• Expect delays while work takes place Monday through Friday. Lane closures will be managed with flagging operations and a pilot car to lead traffic through work zones.
  • Observe reduced speed limits in work zones, 24 hours a day, 7 days a week; to allow for proper curing of pavement.
  • Anticipate loose gravel on the road surface during the cure time for the pavement. 
  • Bicyclists and motorcyclists are asked to exercise extreme caution as loose gravel on top of the paved surface, during the required curing time, could result in loss of control. 
  • When circumstances prevent bicyclists from keeping up with traffic, dismount and move off of the road to let the oncoming traffic pass when traveling through a single lane closure.

Great Smoky Mountain National Park: Temporary Closures and Construction Projects
Follow road status at or subscribe to receive text message updates by texting “follow smokiesroadsnps” to 40404.

  • Clingmans Dome Tower reopens June 15
  • Newfound Gap Road, Laurel Creek Road, Townsend Entrance Road, Tremont Road – Single lane closures and traffic delays for paving project weekdays March 12-June 16, 2018 and again August 16-September 20, 2018.
  • Foothills Parkway (unfinished section) – the entire unfinished section between Walland and Wears Valley is now closed to all public use until 2018 due to construction.

Cave and Mine Shaft Closure

  • Entry into all caves and mine shafts is prohibited due to concerns about the spread of white nose syndrome among bats.


How Does a Market Change So Quickly?

I was talking with another Realtor today about our local real estate market.  It seems like only a few short months ago it was a buyers’ market.  In other words, a buyer could safely assume that they could make an offer on a home 10 or 12 percent under the listing price, and not offend the seller.  Some homes were even sold with steeper discounts than 12 percent.  In that market we had more sellers offering their homes for sale than we had buyers.  Sellers were forced to take a little less than market price for their home, or risk the buyer just moving on and making an offer on another home.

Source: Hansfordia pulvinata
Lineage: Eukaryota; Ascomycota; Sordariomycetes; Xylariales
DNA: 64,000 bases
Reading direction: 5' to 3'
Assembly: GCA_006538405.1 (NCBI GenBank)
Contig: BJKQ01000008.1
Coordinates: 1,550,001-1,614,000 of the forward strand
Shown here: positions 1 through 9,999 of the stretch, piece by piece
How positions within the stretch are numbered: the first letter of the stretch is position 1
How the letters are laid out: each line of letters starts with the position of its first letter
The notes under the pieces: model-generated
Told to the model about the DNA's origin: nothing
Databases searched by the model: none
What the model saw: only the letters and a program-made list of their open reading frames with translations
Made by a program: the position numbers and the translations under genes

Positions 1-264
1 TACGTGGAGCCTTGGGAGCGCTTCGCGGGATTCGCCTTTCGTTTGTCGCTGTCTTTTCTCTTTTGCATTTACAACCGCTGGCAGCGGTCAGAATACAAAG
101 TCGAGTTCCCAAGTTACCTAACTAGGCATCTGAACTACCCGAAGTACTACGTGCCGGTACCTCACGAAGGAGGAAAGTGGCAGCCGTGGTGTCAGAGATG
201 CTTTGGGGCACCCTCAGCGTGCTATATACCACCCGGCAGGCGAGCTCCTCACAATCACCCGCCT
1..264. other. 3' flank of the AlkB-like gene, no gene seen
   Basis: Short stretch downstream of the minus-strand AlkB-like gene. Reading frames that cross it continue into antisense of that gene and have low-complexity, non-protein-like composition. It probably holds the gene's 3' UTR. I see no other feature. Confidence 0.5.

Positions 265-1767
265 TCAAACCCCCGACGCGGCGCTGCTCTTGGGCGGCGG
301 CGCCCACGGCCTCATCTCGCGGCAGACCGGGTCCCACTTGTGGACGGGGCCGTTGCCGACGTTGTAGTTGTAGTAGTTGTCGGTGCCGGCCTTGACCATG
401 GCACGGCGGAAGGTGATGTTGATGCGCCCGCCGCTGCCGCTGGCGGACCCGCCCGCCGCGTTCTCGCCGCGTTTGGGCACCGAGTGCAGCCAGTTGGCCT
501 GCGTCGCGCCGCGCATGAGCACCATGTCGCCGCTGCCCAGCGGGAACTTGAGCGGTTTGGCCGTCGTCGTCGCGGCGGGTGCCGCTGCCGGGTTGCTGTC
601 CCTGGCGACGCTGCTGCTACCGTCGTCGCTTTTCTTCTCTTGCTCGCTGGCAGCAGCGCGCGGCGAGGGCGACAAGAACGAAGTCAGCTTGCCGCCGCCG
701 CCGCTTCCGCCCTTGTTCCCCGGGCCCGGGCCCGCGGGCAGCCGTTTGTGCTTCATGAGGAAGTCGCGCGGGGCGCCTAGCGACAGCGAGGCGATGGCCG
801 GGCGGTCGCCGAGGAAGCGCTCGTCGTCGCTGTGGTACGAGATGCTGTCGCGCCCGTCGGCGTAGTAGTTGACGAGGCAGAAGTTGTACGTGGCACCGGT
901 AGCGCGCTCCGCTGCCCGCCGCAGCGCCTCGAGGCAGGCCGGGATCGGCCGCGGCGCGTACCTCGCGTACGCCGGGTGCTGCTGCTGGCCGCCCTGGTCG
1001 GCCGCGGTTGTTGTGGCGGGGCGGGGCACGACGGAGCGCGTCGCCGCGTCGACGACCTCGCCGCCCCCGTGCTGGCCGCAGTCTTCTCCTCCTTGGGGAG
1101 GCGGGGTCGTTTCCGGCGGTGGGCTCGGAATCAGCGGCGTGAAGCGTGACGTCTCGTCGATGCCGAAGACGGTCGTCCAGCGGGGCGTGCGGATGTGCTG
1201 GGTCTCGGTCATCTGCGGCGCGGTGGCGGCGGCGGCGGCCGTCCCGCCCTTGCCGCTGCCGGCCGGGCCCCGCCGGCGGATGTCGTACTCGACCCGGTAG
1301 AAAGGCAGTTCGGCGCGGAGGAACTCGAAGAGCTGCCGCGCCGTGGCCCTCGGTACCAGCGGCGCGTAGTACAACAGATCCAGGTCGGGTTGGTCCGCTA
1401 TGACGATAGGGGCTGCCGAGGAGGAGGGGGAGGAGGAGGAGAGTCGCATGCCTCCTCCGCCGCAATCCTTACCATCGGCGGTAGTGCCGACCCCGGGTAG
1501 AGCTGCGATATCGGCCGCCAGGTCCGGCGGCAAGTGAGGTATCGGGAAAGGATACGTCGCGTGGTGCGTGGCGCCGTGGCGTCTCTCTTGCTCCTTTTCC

Today we are definitely in a sellers’ market.  The inventory of homes on the market has come way down, but we still have a good supply of buyers wanting to purchase homes.  Now it’s the buyer who must step up to the plate.  Especially in the under $400,000 market, our supply of homes is getting tight.  We have had buyers make offers on homes only to discover the home is already under contract, or if not under contract, there are other offers on the same home.

I just ran the numbers in MLS.  In Haywood County, we have only 347 homes on the market priced $400,000 and under.  In the last 31 days, 82 homes in this price range have sold in Haywood County.  That means we only have a 4.23 month supply of homes for sale in this price range.  3 years ago, we had almost a 3 year, or 36 month supply of homes on the market.

Ultimately, real estate is a supply and demand market.  We have the demand, but not the supply.  This has led to an increase in home prices.  Also driving the consumer demand is interest rates.  According to the Federal Reserve, we may have 2 or 3 more increases in the prime rate this year.  Buyers are anxious to lock in lower rates, knowing the longer they wait, the higher the interest rates, and in turn, the higher their house payments.

So what does all this mean?  If you are considering buying, do it quickly!  If you are considering selling, it’s a great time to do so.

Come on down, we’ll leave the open sign on for you.

More From “The Art of Downsizing”

Your Garage Might Be a
Gold Mine